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Six things I learned at the Chattanooga 50, my sixth ultra

A few days ago I closed the 2018 racing season at the Chattanooga 50-miler, a beautiful but highly technical course made even more difficult by constant rain before and during the start of the race.

In fact, when the shuttle dropped us off at the start of the point-to-point race, the approximately 120 runners were greeted with driving rain and 20-mph winds. While rain had been predicted to pelt us throughout the day, it eventually let up. I would say that it rained for about 50 to 60 percent of the time I was on the course that stretched from Covenant College to Cloudland Canyon State Park in Rising Fawn, Ga.

While race director Sean “Run Bum” Blanton told us that there were no creek crossings, much of the course had turned into a creek. Not deep but an unrelenting mix of mud and water.

The 50-milers started about a day after the 100-milers set out on their journeys, so we literally trudged through their footsteps around the state park. I was grateful that my Squirrel's Nut Butter kept me from chafing or having a blister pop up.

What we could see of the scenery was amazing. My favorite part was the large waterfall around the 8ish mile mark of the 50-mile event. Later on during the race, overlooking the canyon from up high was impressive as well.

Also impressive was the work by the Run Bum for creating and expertly marking a dynamic course, the regular communication to racers via email and social media, and putting together an amazing group of volunteers. But he went well beyond that.

Last year, I won a free entry to the race from a contest put on by the East Coast Trail and Ultra Runners podcast. I was unable to go because of a prior commitment but Blanton allowed me to defer it to 2018 without hesitation.

The race also makes excellent use of technology.

The course was on the TrailRunProject app, which Blanton recommended all runners download. While the course was very well marked, there were two occasions when I needed reassurance that I was on the right trail. Both times I paused to grab my phone and check the app to make sure I was in the right location, but in each case as the app was loading I saw a pink flag ahead, letting me know I was in the right place. Even in the challenging conditions, it was difficult to get lost, thanks to the course markings and technology backup.

Blanton also uses LiveTrail technology to allow the tracking of runners. He’s the only United States race director to use this app/website, which is used by UTMB and other European races. It worked really well as my friends and family tracked my progress throughout the day.

Overall, I finished in 10:47:58, good enough for 24th overall out of 81 finishers, while 40 others had DNFs. I was first in my age group. Not bad for training in flat Indiana for a race with nearly 5,000 feet of elevation gain.

Run, learn, adjust, repeat

The Chattanooga 50 was my sixth ultra, split evenly between 50K and 50-milers, though Blanton’s race measures closer to 46ish, as he would say.

It’s been quite a learning experience since I first toed the line at a race beyond the marathon distance. Here are a half-dozen things I learned during my most recent ultra:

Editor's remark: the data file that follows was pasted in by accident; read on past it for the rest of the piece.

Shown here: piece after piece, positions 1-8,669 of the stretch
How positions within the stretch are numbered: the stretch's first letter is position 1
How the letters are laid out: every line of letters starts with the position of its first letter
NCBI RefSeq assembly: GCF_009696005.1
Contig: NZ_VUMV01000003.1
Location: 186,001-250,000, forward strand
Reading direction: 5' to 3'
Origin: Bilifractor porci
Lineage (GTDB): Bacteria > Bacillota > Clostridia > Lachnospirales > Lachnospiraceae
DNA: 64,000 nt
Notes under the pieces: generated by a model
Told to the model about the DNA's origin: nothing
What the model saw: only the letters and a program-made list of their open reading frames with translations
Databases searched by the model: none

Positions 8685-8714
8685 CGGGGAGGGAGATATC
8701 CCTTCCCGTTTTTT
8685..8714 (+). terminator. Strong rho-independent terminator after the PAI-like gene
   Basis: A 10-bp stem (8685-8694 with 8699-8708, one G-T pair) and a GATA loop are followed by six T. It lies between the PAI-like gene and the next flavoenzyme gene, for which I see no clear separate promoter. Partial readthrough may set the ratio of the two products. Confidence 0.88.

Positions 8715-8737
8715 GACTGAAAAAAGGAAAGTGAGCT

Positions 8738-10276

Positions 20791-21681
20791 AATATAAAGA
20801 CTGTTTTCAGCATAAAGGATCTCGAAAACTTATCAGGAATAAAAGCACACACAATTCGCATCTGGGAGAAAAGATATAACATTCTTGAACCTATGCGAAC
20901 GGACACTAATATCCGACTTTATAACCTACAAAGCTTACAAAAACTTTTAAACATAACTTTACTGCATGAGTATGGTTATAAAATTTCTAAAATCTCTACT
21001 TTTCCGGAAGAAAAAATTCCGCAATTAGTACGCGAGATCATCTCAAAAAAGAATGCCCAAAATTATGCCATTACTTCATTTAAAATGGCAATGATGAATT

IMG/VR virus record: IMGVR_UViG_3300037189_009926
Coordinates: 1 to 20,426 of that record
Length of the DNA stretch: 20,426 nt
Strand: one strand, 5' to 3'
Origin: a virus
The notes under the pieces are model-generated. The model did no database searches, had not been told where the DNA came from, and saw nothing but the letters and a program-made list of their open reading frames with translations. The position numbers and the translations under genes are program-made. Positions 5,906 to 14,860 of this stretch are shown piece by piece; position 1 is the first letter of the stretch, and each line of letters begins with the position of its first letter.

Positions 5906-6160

1. Don’t wimp out. If the forecast calls for rain and misery on your weekend long run day, don’t rearrange your schedule if another day’s forecast looks more pleasing. Not only would a long run in the rain have been good training it would have indicated that my waterproof jacket may not have really been waterproof, at least in torrential rains. My jacket did OK but upon returning home I invested in an even better running jacket that should protect against hard rain. 2. Hills, hills and more hills. During the race, I was regretting not incorporating enough hill repeats or treadmill power hiking into my training. That approach helped me prepare for the Leadville Marathon last year and it would have better prepared me for the constant climbs at Chattanooga. 3. Keep moving. There were plenty of aid stations, all but one was about 5-7 miles from the previous one. Knowing there were many hills that required walking, I used them to do the bulk of my eating. That saved time from staying too long at aid stations. 4. Prep for injury flareups. I had been dealing with a tendon issue near my right knee. The taper period helped calm it down and it felt good at the start of the race. But after leaving the Mile 14 aid station, my run-walk turned into a hobble-hobble. I regretted not training with the knee taped, or bringing KT Tape with me. I managed to work through the pain but am paying for it now with a swollen knee. 5. Put phone in airplane mode. At the start of the race, I thought I had put my phone in airplane mode. My plan was to start listening to podcasts an hour or two into the race, and then see how my battery life was doing. However, when I paused about 90 minutes into the race, I noticed my phone was at 40something percent battery. I quickly put it in airplane mode and ended up listening to podcasts and music for about three hours total, mostly toward the end of the race. 6. Embrace perspective. It was a brutal ultra and — after some reflection — I am proud of my performance. During the race, I was swearing off hilly, technical ultras, and telling myself that fast 50Ks and timed events would be more appropriate. In hindsight, better hill training would have provided an even better performance. So maybe, just maybe, bucket-list races like the Leadville 100 or Western States are back in play.

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